Title: James Bay II
Subtitle: Megadisaster for the Planet
Author: Tom Holzinger
Date: 1992
Notes: Fifth Estate #338, Winter, 1992

James Bay II—the so-called “Project of the Century”—is on hold this winter in Quebec, snarled by legal and political obstacles, but a furious battle looms again in a year’s time. On one side is Hydro-Quebec, a goliath of an electricity utility, and its owner the provincial government; on the other, a fast-growing coalition of native Cree people, aboriginal rights solidarity groups, environmental activists, economic policy critics, alternative energy advocates, and a few no-growth libertarians, too.

At stake are the watersheds of the Great Whale, Little Whale, Nottaway, Broadback, Rupert, and numerous smaller rivers flowing into the eastern side of James Bay and Hudson Bay in northern Quebec. Hydro-Quebec plans a series of diversions and dams that would impound most of the water into new or expanded lakes covering some 1,200 square miles and affect an area twice the size of Connecticut. All of the land falls within the traditional hunting and fishing territories of the Cree and Inuit (Eskimo) peoples.

If the main battle in the trenches is over wilderness, wildlife, and the aboriginal way of life, the wider war is over conflicting views of the new Quebec and its “civilization”.


The opposition to James Bay II won a lot of victories in 1991. At the end of the summer, the New York Power Authority announced its decision to reconsider its Hydro-Quebec contract. This was quickly followed by Quebec Premier Robert Bourassa’s concession to allow a one-year delay in the construction at Great Whale so that environmental reviews could be carried out, and finally by a major court decision mandating additional reviews under the James Bay I Agreement.

Much of the pressure for environmental review is coming from the United States, where major environmental groups including the Sierra Club, the National Audubon Society, the National Wildlife Federation and the Rainforest Foundation have made James Bay a priority issue. The American environmental movement has good reason to be involved: a large share of the power from the new dams will be sold in the U.S. Power commissions across the American Northeast are being asked to insist on full environmental review as a condition for electricity purchases. If the contracts are not approved, the dams may never be built.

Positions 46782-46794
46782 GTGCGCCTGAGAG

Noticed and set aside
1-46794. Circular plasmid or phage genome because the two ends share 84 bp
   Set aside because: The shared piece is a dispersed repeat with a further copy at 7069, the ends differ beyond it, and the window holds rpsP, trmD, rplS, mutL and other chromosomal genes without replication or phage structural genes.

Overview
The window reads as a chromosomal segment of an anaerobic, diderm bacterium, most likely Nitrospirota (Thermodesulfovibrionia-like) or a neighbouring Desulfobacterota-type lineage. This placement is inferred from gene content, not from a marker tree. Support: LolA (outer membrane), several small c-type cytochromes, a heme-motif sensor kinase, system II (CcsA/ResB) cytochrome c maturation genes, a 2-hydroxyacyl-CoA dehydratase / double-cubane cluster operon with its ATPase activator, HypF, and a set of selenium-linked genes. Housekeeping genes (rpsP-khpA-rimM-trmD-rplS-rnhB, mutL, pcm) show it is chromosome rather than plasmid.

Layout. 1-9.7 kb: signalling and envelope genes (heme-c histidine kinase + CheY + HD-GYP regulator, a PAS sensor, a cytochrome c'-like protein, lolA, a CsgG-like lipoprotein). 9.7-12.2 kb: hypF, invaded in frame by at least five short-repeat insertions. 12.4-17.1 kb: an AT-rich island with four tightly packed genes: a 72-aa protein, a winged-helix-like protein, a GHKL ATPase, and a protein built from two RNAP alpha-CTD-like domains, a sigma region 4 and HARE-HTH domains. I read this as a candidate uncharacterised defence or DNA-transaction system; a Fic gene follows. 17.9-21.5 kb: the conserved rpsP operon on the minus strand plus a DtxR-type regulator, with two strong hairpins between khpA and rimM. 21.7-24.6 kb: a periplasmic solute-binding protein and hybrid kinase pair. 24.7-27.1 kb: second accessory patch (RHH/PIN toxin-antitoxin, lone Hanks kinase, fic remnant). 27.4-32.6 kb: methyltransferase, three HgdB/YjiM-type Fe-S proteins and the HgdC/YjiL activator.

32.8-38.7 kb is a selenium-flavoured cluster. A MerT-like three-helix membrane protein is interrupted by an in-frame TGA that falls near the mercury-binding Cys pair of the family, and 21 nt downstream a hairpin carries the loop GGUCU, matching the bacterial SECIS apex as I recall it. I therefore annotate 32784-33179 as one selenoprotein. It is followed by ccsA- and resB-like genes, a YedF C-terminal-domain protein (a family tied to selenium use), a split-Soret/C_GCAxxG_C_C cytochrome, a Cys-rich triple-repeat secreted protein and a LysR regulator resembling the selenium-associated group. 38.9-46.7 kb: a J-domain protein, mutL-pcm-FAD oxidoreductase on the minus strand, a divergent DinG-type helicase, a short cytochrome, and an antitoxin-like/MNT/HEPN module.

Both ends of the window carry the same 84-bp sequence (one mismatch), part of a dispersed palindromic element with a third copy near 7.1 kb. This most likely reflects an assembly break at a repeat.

Thanks to the Cree’s success in the courts and the American lobbyists’ success in New York, the movement against James Bay II suddenly finds itself in a much better position than it could have hoped for, having probably gained 12 to 30 months of breathing space. Better, by the time all the appeal courts and environmental review boards have been heard from, the political and economic context is likely to be quite different from today’s climate—one much less favorable to debt-laden megaprojects.


The philosophy that more is better still prevails in Quebec. More transformations of energy and raw materials mean greater welfare for people, according to this argument. There is little need to account for the destruction of the ecosphere; it is a mere resource for the human species. As the Premier of Quebec, Robert Bourassa, put it: “Every day millions of potential kilowatt hours flow downhill and out to sea. What a waste!”

The equally mammoth James Bay I, which destroyed the watersheds of the La Grande and Eastmain rivers and is now nearly complete, was built on this premise. It came on line just as the “energy shock” of the early ‘70s caused most North American utilities to try reining in electricity consumption. Hydro-Quebec, on the other hand, offered subsidies and low long-term rates to attempt to force up consumption. Energy-intensive industry was coaxed to the St. Lawrence valley by tax giveaways and below-cost electricity.

Hydro-Quebec began exporting power to the United States.

Quebecers now use more energy per person than anyone on earth—some 24,000 kilowatt-hours per person per year of electricity alone. A significant- part of the Quebec north has been ravaged. A dozen giant aluminum and magnesium smelters now pollute the lower St. Lawrence valley in order to supply non-Quebec industry with very cheap metal ingots. Quebec is an important supplier of electricity to the United States. At home, the boom is over and unemployment is back to a chronic 12%. Hydro-Quebec makes huge payments on its immense external debt.